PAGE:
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This was substantially the close of the battle on our right, though the artillery on both sides maintained a fire for some time longer. It was not deemed safe for Franklin's corps to push on any farther, because the rest of our troops had suffered too severely to be relied upon as an efficient reserve. The battle had been fought with desperate courage on both sides, but the advantage, on the whole, was with us. But we had lost too many men,
and were too much exhausted, to make any new attack, and the enemy were not able to assume the offensive.
Meanwhile, Burnside had been engaged on the extreme left of the Federal position in attempting to cross the lower stone bridge,-a structure strongly defended by infantry and artillery. After two unsuccessful attacks, it was finally carried by assault, and the Confederates driven to a range of hills in the rear, where their batteries played upon our troops with damaging effect. A halt was then made until three o'clock, when urgent orders were sent from head-quarters to General Burnside to push forward his force and carry these heights at any cost. The advance was then gallantly resumed, the enemy driven from his guns, and the heights carried. By this time it was nearly dark, and strong reinforcements having just then reached the enemy from Harper's Ferry, attacked Barnside's troops on the left flank, and forced them to retire to a lower line of hills nearer the bridge. During this movement General Rodman was mortally wounded.
All day long General Porter's reserve corps filled the interval between the right wing and General
Burnside's command, guarding the main approach from the enemy's position to our trains of supply. It had been necessary to maintain this part of our line in strong force, lest the enemy, taking advantage of an exhibition of weakness there, should pierce our centre, gain our rear, and capture or destroy our supply-trains. General Burnside, at the close of the day, hotly pressed by the enemy, had sent an urgent request for reinforcements; but they could not be had, and he was ordered to hold his ground, or at least the bridge, till dark. At one moment, about the middle of the afternoon, the position on our right was so critical that two brigades from Porter's corps wero ordered to reinforce our troops on that wing; but, after conference with General Sumner, the order was countermanded while in the course of execution.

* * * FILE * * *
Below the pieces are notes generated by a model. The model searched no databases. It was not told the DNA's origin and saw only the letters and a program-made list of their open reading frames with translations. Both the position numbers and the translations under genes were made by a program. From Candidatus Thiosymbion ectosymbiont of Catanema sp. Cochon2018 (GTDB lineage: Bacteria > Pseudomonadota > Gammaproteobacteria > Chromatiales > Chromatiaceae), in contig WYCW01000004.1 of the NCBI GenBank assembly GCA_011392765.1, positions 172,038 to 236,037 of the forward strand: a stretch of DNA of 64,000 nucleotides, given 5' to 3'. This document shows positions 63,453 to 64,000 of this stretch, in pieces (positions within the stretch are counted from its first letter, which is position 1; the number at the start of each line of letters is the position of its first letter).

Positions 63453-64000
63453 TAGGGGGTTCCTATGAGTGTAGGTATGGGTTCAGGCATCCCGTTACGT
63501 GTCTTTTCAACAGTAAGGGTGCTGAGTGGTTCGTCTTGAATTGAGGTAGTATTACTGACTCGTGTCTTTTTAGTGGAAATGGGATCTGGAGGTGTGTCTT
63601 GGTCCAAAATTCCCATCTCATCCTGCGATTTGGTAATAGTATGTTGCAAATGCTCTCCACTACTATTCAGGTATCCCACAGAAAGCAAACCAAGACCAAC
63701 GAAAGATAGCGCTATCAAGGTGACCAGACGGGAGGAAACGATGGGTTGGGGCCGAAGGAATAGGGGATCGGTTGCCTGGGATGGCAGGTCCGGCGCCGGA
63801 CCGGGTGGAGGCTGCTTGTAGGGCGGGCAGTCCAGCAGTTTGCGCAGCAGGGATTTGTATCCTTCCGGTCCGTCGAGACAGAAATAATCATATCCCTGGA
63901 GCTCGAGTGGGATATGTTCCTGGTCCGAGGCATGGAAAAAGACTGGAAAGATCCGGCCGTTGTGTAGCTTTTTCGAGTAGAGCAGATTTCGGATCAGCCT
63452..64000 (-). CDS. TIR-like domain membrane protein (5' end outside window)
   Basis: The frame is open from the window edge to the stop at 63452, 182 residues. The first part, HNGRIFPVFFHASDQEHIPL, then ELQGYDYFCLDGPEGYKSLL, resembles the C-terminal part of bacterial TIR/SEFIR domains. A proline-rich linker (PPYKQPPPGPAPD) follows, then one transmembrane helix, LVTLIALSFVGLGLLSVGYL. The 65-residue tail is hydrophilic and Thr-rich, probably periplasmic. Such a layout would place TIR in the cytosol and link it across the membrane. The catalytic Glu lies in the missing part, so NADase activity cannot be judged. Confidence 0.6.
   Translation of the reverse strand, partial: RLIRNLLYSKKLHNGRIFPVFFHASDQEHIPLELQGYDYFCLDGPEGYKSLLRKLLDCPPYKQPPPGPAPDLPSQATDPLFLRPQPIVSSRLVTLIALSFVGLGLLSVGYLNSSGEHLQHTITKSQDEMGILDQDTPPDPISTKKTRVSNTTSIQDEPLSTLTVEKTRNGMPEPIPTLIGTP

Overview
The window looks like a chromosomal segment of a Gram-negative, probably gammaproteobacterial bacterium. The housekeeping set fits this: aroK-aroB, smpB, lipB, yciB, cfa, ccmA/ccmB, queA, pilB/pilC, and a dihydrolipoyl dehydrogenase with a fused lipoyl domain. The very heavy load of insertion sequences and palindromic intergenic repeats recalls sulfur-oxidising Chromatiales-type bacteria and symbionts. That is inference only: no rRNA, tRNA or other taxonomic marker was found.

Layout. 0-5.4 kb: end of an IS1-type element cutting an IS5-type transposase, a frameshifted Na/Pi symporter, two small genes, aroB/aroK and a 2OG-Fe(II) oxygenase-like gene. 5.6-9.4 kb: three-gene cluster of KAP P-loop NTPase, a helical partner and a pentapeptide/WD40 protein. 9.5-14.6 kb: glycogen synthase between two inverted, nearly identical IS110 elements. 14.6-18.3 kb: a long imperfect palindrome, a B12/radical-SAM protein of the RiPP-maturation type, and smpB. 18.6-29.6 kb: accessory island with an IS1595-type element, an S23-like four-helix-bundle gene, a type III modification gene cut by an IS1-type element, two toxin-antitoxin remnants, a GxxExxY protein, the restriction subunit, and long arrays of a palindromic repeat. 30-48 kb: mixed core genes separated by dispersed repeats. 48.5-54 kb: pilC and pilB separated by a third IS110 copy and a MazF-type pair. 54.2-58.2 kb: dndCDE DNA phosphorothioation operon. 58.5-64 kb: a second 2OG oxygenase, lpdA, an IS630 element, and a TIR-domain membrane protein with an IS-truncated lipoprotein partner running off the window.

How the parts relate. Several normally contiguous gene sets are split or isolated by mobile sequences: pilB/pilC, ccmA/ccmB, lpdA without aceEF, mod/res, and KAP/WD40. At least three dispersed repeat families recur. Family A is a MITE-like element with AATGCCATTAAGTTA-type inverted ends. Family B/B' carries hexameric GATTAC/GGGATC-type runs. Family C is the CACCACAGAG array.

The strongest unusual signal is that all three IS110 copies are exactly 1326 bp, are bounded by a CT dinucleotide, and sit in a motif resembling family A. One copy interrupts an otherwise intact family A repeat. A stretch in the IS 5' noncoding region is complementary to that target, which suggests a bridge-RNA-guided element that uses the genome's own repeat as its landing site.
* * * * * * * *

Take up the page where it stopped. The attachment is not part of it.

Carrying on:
Our entire force engaged at Antietam was about eighty-seven thousand men. That of the Confederates was less at the beginning, but they were reinforced during the day by Jackson's command from Harper's Ferry; and during the afternoon the numbers were probably about equal. Our loss in killed, wounded, and missing was twelve thousand four hundred and nine; that of the Confederates was at least as great.
Thirteen guns, thirty-nine colors, upwards of fifteen thousand stand of small arms, and more than six thousand prisoners were our trophies of success in the battles of South Mountain and Antietam. Not a gun or a color was lost by our army.
Early on the 18th the Confederates sent in a flag of truce, asking permission to bury their dead who had fallen between the lines of the two armies. The request was granted. General McClellan says, in his Report, after a detailed account of the battle,–
“Night closed the long and desperately-contested battle of the 17th. Nearly two hundred thousand men and five hundred pieces of artillery were for fourteen hours engaged in this memorable battle. We had attacked the enemy in a position selected by the experienced engineer then in person directing their operations. We had driven them from their line on one flank, and secured a footing within it on the other. The Army of the Potomac, notwithstanding the moral effect incident to previous reverses, had achieved a victory over an adversary invested with the prestige of recent success. Our soldiers slept that night conquerors on a field won by their valor and covered with the dead and wounded of the enemy